These reforms are not about education. They are about the agenda of billionaires with no teaching experience. The fact that your close advisors are the mysterious Regents Fellows, individuals with little to no teaching experience, who are paid 6 figure salaries with private donations by Bill Gates and Chancellor Merryl Tisch, speaks volumes. Private money comes with a price tag and that price tag is influence. We reject leadership that allows public education to be bought. That is not democracy. By the way, the Regents Fellow job description does not mention teaching experience as a requirement.
It has been said that parent opposition is typical when change is introduced. There is nothing typical about the present response. The incompetent roll out of the common core and the naked disregard that has been shown for developmentally appropriate and educationally sound practice is unacceptable. Your recent concessions are disingenuous and a case of too little too late. They do nothing to reduce the hours of testing or the inappropriate level of test difficulty. They do nothing to make cut scores reasonable or address serious problems associated with high stakes testing.
In addition to hurting children, your policies promote social inequality. Private school parents, such as your self have the opportunity to say to no to harmful testing and data sharing while public school parents are not afforded the same rights. Are you afraid of what would happen if you gave all parents a choice?
The inadequacy of our schools is a manufactured crisis. Poverty is the number one indicator of student achievement. When you factor in poverty, US schools are at the top. New York deserves real leadership that addresses real issues. If you won’t provide that leadership, we need someone who will.”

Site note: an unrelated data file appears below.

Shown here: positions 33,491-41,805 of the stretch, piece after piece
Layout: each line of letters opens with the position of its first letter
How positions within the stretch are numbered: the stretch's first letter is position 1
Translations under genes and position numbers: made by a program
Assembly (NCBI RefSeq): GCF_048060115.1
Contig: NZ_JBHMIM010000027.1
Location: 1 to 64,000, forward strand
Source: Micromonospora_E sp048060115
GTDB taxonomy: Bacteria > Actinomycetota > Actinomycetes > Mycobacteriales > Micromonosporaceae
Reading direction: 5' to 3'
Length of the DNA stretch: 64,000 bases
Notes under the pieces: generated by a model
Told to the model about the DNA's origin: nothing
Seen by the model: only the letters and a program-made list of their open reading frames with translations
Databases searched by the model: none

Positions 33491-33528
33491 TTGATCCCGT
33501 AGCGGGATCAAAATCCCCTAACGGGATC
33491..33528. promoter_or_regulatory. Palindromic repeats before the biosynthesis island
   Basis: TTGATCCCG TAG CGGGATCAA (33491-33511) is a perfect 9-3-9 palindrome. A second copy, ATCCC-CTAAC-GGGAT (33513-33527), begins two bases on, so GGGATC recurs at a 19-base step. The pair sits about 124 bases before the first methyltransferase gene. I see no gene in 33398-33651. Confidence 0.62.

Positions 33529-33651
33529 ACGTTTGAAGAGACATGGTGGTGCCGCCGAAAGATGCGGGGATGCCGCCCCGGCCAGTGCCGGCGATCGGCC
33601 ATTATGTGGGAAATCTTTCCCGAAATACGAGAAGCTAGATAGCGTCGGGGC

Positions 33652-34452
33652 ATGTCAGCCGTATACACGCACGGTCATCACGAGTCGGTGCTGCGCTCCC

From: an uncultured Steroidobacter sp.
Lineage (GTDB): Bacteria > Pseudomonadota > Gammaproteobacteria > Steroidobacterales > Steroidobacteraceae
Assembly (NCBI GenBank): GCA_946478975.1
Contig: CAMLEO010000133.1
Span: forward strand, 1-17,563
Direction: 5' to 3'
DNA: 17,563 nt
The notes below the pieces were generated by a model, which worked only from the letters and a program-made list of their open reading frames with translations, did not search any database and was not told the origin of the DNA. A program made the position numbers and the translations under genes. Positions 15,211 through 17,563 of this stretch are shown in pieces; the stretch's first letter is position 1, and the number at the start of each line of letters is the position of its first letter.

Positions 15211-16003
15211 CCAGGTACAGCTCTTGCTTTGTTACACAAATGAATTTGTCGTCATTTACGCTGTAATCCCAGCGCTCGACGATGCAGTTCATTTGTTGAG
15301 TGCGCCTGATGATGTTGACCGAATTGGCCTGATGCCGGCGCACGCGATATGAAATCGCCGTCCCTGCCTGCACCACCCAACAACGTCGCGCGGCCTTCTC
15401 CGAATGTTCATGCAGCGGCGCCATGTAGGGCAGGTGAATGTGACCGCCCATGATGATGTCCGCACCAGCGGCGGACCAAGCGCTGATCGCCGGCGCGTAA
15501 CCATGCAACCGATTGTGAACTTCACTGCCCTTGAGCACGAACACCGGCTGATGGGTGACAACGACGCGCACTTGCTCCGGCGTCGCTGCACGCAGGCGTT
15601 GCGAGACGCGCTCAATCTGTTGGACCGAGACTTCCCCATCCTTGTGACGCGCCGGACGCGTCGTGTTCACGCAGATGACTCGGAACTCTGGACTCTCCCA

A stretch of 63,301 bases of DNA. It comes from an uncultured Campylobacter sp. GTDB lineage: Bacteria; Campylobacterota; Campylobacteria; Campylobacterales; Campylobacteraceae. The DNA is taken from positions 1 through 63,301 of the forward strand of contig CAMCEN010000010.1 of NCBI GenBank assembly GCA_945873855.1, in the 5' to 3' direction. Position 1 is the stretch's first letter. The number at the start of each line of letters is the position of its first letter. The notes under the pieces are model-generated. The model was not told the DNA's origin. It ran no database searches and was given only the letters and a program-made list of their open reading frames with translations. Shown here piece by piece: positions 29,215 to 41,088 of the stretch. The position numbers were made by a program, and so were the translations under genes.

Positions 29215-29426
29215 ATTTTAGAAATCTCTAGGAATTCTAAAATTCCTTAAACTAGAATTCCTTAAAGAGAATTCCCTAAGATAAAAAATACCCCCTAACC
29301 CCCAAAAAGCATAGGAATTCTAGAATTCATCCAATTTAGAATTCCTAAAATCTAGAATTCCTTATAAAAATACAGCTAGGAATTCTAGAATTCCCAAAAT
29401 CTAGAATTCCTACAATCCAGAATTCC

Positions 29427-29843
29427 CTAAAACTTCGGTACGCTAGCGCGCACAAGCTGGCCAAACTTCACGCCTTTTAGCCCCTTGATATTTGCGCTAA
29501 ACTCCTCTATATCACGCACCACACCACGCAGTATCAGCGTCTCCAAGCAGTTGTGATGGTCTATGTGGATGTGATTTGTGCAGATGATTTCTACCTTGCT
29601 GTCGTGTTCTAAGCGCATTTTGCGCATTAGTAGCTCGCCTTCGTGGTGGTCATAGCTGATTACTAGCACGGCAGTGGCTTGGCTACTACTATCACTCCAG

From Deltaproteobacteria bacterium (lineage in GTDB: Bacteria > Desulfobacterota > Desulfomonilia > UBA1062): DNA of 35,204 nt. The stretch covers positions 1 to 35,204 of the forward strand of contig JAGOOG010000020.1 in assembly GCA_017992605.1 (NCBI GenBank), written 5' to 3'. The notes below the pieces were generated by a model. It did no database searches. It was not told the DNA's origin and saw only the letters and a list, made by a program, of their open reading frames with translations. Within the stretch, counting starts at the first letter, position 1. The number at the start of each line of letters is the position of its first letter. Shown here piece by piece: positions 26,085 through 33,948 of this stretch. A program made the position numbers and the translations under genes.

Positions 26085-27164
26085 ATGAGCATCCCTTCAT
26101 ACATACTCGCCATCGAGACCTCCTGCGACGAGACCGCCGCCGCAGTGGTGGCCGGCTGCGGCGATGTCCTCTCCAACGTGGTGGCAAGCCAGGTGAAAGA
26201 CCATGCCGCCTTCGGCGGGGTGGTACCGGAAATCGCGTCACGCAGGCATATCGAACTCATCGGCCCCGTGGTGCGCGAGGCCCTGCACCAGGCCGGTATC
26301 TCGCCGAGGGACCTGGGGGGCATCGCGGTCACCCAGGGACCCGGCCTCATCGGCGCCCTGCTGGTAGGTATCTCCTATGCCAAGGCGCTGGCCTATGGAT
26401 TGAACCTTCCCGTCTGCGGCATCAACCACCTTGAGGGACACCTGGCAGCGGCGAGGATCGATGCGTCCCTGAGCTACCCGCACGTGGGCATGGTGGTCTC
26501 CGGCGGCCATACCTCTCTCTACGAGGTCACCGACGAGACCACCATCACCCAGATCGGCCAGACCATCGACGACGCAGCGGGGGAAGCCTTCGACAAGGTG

Here is the video of the Port Chester forum: http://www.lohud.com/article/20131029/NEWS08/131029001/Common-Core-Watch-a-replay-of-the-forum-in-Port-Chester
Here are blog posts about the Port Chester forums:
Great piece. The Albany forum online viewership was nearly 3000 according to the counter on the site. Any idea how many viewed the Portchester forum feed? I talked to people from all corners of the state that were watching. It would be interesting to keep a running total of online viewers as these forums take place.
I, too, watch each one, tweeting my thoughts, while cheering on the “special interest” speakers!
Reblogged this on InterACT and commented:
Taking a look at this blog post regarding the Common Core transition in New York state, I’m struck by the disconnect between the policy and the practitioners. That gap is certainly not unique, but it seems particularly wide in New York right now. How about here in California? Do you think we’re dodging the worst of what’s happening in New York? Do you think we’re headed down the same road, just further behind? Share your thoughts here if you like – I’ll write my own post on the topic soon!
I have children in the Milford school district in Ohio, which evidently is the one other district in the nation that jumped on this train. I just attended my son’s parent teacher conference where his teacher went through a folder of worksheets with me and pointed out what questions he got wrong and why and then assured me he would be fine on the test. In fact, that was the phrase she used over and over… “On the test”.